“I said a house from both,” came the reply in an angry tone that cut off the possibility of any further questioning.  Like the Sphynx, the Gypsy woman expected us to figure out the riddle on our own.  She got up visibly annoyed, and turned toward our aunt:
       “Is this girl simple-minded or what?”  Then, facing me:
       “And you, you need a man.”  She grabbed the cup from my hand, examined it for a few seconds, then confirmed:
       “A man!  You need a man!”
       I was dumbstruck because, indeed, I didn’t have a boyfriend and was looking for one.  After her double diagnosis, the Gypsy woman stepped out of the kitchen, and left us there wondering whether she’ll be back or whether that was it.  From the adjacent room, the intermittent and bellicose snoring of Baba Udder came in waves, and a dog kept barking nearby.  We were getting ready to leave when, unexpectedly, Smaranda returned and handed Alma a small plastic jar, advising her to rub a smudge of the salve inside every night before bed on her forehead, her belly and her breasts.
       “It will undo the spell and lift the curse, but only if you use all of it.  It’s better not to use any of it than to start it and not finish it.”
       Alma took the jar with caution and held it two fingers away from her body, and in a tiny voice she inquired:
       “May I ask what’s in the salve?”
       The witch measured her again as if she were dim-witted, then began to list a number of things, which, once Aunt Susana translated into English, caused a burst of laughter from both Alma and myself.  We though she was pulling our leg, but when we saw the look on her face, the laugh froze on our lips.  The woman wasn’t kidding.  The salve was made of fat of bear, dog, snake and snail, combined with rainworm oil and crushed spiders.  That’s what she said!  And then, turning to face me, she said, “And you, girl, do you really want a man?”  I nodded: sure, I did.
       “If you want to see your future betrothed’s face you shall step naked at midnight onto a dunghill, holding a piece of Christmas cake in your mouth.”  She paused, and inquired a little worried, “Do you have Christmas cakes in that America of yours?”
       I swallowed, nervously: “Yes, we do, but I’m not sure we have dunghills.”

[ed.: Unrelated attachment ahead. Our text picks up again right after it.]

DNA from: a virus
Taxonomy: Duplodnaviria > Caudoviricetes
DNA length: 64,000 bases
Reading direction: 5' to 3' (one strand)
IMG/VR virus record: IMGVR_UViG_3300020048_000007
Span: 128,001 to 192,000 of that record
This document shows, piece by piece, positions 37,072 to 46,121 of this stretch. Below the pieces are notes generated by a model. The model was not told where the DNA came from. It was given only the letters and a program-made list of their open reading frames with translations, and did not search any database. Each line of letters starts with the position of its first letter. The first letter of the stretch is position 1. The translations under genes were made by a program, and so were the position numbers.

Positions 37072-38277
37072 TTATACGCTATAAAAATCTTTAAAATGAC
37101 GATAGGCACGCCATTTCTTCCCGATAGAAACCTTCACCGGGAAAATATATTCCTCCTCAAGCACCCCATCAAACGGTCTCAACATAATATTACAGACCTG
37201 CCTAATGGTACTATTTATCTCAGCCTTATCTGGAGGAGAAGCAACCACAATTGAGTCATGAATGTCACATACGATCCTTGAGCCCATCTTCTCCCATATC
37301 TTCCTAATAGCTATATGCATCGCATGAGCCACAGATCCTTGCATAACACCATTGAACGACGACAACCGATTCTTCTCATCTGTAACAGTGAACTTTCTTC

She frowned: “You’re not sure you have dunghills?!  Well, if you can’t find one, let me know and I’ll ship you some from here.  As I was saying, stand on a dunghill, and at exactly midnight listen for a dog’s bark.  From where the sound comes from there your future husband shall come.  And now leave me alone!  You’ve tired me enough.”
       We left, and as soon as we were back in the car, Alma exploded in uncontrollable laughter, while Aunt Susana shook her head and her index finger to indicate that Alma was behaving like a naughty girl. 
       “It’s not a good omen to laugh at such things, dear girl.”
As for myself, I was still befuddled, not knowing what to think or feel.  Alma never used her salve, so for all I know she is still cursed.  Years later, Smaranda moved back to Transylvania where she was from, and when the Romanian government tried to implement a law penalizing Gypsies for false prophecy, she became a leader in the fight against it because, she said, “they should penalize the cards, not us!” 

Alta Ifland

ALTA IFLAND is the author of two collections of prose poems, Voice of Ice (Les Figues Press, 2009 Louis Guillaume Prize) and The Snail’s Song (Spuyten Duyvil Press); and of two books of short stories, Elegy for a Fabulous World (Ninebark Press, 2010 finalist for the Northern California Book Award) and Death-in-a-Box (Subito Press, 2010 Subito Fiction Prize).  She has been awarded fellowships in fiction at Wesleyan, MacDowell and Millay. 

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Alta Ifland